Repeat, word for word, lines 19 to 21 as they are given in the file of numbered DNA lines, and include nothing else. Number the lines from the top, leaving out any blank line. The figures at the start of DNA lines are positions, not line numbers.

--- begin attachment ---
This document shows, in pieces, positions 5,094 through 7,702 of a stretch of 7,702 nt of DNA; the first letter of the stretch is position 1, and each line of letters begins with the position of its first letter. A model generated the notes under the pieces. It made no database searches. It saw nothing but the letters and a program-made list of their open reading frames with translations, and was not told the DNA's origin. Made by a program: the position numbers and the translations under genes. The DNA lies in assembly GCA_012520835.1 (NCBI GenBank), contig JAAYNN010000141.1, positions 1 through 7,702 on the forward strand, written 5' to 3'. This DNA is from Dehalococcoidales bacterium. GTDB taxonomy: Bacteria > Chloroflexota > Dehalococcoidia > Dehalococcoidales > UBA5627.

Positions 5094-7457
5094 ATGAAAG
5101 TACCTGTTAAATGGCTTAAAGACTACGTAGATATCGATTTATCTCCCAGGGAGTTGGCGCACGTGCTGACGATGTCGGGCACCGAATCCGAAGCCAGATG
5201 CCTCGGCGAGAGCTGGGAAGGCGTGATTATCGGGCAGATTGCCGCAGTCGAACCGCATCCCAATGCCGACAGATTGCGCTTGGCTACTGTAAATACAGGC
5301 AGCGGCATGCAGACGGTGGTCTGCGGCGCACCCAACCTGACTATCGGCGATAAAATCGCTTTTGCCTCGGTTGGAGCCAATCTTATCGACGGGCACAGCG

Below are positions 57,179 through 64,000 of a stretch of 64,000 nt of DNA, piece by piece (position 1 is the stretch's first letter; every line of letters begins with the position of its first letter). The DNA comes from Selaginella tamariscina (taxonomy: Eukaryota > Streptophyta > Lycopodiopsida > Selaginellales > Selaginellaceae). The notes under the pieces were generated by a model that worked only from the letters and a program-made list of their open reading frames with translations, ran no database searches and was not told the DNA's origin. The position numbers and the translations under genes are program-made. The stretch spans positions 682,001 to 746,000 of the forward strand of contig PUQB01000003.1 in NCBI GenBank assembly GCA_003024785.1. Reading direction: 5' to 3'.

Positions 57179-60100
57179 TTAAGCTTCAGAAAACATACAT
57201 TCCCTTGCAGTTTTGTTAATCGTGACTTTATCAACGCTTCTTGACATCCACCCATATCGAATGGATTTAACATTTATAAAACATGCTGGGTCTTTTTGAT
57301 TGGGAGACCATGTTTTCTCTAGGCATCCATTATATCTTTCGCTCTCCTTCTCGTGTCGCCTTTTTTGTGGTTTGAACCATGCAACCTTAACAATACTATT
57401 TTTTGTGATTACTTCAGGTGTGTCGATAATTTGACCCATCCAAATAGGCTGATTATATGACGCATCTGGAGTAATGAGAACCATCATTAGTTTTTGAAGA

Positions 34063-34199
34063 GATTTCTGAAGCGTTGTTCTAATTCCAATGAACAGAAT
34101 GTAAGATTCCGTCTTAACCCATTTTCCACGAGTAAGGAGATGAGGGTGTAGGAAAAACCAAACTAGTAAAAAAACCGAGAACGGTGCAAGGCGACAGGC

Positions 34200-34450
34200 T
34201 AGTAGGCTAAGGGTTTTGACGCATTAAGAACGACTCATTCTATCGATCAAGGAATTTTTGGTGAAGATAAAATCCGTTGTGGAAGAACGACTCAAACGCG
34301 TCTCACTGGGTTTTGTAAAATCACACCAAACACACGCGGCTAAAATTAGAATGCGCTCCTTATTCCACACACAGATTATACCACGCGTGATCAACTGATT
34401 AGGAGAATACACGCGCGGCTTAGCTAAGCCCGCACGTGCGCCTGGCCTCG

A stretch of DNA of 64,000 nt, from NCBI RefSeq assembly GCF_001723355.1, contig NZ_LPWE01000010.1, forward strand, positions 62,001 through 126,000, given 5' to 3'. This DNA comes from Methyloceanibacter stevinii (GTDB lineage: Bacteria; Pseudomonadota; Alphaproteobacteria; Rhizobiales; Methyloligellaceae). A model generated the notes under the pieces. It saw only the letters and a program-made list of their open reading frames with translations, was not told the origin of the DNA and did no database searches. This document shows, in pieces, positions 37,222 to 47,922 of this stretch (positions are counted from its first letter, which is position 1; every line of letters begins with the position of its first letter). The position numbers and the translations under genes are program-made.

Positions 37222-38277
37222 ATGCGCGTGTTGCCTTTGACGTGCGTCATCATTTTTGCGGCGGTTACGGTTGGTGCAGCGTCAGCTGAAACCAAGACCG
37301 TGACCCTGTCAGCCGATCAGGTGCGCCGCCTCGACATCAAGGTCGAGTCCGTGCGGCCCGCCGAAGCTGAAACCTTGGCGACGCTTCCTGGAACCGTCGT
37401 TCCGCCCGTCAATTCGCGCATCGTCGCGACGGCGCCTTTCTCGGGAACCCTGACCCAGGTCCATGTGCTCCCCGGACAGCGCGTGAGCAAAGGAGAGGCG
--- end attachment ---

34301 TCTCACTGGGTTTTGTAAAATCACACCAAACACACGCGGCTAAAATTAGAATGCGCTCCTTATTCCACACACAGATTATACCACGCGTGATCAACTGATT
34401 AGGAGAATACACGCGCGGCTTAGCTAAGCCCGCACGTGCGCCTGGCCTCG

A stretch of DNA of 64,000 nt, from NCBI RefSeq assembly GCF_001723355.1, contig NZ_LPWE01000010.1, forward strand, positions 62,001 through 126,000, given 5' to 3'. This DNA comes from Methyloceanibacter stevinii (GTDB lineage: Bacteria; Pseudomonadota; Alphaproteobacteria; Rhizobiales; Methyloligellaceae). A model generated the notes under the pieces. It saw only the letters and a program-made list of their open reading frames with translations, was not told the origin of the DNA and did no database searches. This document shows, in pieces, positions 37,222 to 47,922 of this stretch (positions are counted from its first letter, which is position 1; every line of letters begins with the position of its first letter). The position numbers and the translations under genes are program-made.